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Black and white archival photograph of man in uniform wearing a peaked cap standing on the deck of a ship.

William Martin.

Captain Martin’s first job at sea—at just 18—was “ship’s boy” on the SS Carpathian. He worked hard and rose up the ranks to become the Carpathian’s Mate. In 1911, he was appointed Chief Mate on the Florizel. From there he was moved to the Stephano, as Officer. And in 1914 he was named Captain of the Florizel—during the months it was not in use as sealing vessel, that is.

Now 43 years old, Captain Martin has an impeccable record and a reputation for caution, two excellent qualities for helming a ship through turbulent winter seas during wartime.

Black and white archival photograph of a man with a moustache wearing a suit, and tie.

J. V. Reader.

John Valder Reader has more than 25 years’ engineering experience with the Red Cross Line—and he’s been Chief Engineer of the Florizel for eight of them. Captain Martin trusts him to be a skilled commander of the ship’s steam engines.

The Chief Engineer’s home is in Halifax and he can’t wait to get back there. That is, his home was in Halifax—the big explosion in December destroyed it. Luckily, none of his family was hurt—but he finds it hard to be away from them in these troubled times.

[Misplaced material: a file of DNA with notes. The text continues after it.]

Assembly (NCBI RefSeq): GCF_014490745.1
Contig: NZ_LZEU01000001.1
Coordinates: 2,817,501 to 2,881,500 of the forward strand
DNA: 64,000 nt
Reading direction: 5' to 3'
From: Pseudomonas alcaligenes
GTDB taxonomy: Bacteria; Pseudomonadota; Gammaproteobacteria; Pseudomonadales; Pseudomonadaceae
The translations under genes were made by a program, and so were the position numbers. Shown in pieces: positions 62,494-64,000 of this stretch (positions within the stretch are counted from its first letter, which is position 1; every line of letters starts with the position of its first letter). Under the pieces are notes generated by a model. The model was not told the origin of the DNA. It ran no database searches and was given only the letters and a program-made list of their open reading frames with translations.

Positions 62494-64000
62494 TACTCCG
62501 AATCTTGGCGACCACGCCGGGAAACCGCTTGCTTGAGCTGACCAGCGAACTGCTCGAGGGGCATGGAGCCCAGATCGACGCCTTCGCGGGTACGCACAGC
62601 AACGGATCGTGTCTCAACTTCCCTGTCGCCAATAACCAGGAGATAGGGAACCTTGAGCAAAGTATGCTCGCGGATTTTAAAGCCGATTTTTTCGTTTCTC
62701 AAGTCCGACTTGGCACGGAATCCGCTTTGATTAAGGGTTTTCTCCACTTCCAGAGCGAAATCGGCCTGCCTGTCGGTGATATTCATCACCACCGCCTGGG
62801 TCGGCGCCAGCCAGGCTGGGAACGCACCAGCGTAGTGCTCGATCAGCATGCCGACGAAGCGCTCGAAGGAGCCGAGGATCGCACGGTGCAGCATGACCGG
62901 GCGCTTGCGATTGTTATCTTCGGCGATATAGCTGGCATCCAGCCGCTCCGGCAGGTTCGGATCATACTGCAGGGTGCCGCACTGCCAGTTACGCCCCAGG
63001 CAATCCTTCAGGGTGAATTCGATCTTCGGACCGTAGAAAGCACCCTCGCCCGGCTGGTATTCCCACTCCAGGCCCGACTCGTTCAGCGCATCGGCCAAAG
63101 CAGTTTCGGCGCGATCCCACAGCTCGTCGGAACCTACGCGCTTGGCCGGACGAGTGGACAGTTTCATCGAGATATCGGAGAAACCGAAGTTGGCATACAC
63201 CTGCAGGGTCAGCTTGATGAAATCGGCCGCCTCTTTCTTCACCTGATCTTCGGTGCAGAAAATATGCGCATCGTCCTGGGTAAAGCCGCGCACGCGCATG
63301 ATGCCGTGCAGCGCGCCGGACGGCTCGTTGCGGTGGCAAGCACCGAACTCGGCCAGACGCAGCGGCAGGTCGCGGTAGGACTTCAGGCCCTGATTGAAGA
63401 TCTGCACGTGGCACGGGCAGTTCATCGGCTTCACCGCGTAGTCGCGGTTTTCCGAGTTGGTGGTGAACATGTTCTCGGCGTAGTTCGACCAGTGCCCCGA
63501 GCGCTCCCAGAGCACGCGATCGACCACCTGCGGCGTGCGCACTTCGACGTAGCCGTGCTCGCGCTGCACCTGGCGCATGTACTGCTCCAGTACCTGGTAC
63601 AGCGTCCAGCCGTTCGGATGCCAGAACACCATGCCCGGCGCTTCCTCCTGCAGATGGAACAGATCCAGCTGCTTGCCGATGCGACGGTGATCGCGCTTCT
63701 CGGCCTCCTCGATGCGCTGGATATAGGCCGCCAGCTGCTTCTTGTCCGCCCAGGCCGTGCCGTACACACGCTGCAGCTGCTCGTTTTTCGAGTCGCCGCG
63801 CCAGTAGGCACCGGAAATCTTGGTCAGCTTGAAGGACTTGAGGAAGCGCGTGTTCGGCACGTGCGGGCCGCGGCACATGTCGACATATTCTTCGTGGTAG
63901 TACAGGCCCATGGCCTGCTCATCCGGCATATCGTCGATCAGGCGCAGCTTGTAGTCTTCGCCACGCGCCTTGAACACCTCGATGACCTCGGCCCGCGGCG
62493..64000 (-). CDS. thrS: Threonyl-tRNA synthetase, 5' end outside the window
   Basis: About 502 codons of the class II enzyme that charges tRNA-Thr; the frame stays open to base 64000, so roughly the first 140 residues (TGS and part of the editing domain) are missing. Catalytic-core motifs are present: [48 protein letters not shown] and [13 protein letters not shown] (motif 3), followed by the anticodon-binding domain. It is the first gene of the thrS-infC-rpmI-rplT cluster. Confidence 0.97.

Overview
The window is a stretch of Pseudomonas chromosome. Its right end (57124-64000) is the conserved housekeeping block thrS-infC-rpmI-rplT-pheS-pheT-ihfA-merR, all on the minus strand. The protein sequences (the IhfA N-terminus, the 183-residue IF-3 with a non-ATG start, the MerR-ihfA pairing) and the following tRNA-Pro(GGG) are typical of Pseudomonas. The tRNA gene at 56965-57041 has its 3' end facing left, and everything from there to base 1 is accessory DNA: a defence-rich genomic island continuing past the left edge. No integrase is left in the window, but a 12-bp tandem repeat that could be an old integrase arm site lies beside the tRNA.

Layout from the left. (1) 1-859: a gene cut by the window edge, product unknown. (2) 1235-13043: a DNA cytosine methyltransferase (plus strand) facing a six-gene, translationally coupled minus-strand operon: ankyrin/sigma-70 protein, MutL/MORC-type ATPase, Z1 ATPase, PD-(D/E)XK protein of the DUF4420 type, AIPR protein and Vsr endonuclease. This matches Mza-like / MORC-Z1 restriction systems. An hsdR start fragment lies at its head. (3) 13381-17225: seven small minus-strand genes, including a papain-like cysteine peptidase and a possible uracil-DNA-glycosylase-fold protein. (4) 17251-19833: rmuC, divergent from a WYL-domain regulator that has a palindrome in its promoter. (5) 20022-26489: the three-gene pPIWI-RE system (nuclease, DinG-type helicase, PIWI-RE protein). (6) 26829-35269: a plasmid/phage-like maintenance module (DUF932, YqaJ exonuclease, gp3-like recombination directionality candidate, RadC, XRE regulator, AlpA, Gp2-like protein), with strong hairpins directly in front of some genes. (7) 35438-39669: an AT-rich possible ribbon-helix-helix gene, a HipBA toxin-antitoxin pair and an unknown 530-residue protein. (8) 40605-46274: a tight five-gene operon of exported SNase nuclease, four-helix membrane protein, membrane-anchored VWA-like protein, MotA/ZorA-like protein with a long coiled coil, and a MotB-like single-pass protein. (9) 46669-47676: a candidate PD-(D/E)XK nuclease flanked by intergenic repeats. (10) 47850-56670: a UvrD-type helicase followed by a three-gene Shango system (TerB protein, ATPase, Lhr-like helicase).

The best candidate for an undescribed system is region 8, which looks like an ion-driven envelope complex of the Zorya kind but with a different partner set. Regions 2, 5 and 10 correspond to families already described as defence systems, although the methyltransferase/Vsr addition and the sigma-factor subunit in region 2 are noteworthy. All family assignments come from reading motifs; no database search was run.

Black and white archival photograph of a man in uniform wearing a peaked cap.

Cecil Carter.


The Florizel has the latest in communications technology, housed in its “Marconi Room.” It can exchange radio messages with ship and shore stations. After the Titanic’s sinking in 1912—and the resulting Radio Act—monitoring the wireless airwaves while underway is the law.

Black and white archival photograph of a man with eyeglasses wearing a suit, and tie.

Bernard John Murphy.

On this trip, two wireless operators will staff the Florizel’s Marconi Room: New Yorker Cecil Carter and Bernard John Murphy, his assistant from Liverpool. The men will trade shifts, on and off, throughout the voyage.

Black and white archival photograph of a man wearing a fedora hat, suit, and tie.

George Crocker.


George Crocker and his wife Dora own a boarding house in St. John’s. Joe Burry, an old friend from when the two men lived in Greenspond, is one of their lodgers. He is also engaged to the Crockers’ daughter.

Black and white archival photograph of man in uniform wearing a peaked cap.

Joe Burry.

George and Joe work as sailors, although George is now laid off until spring. Joe is employed by the Red Cross Line and will work on today’s voyage of the Florizel. When Captain Martin puts out a call for extra crew, Joe quickly recommends George Crocker.

Black and white photograph of a balding man wearing an overcoat.

Michael Dunphy.

Michael Dunphy, 42, is working on board the Florizel as a waiter. His wife and 2 daughters are waiting for him at home. His son John was a member of the Newfoundland Regiment and was killed in action at Beaumont Hamel less than two years before.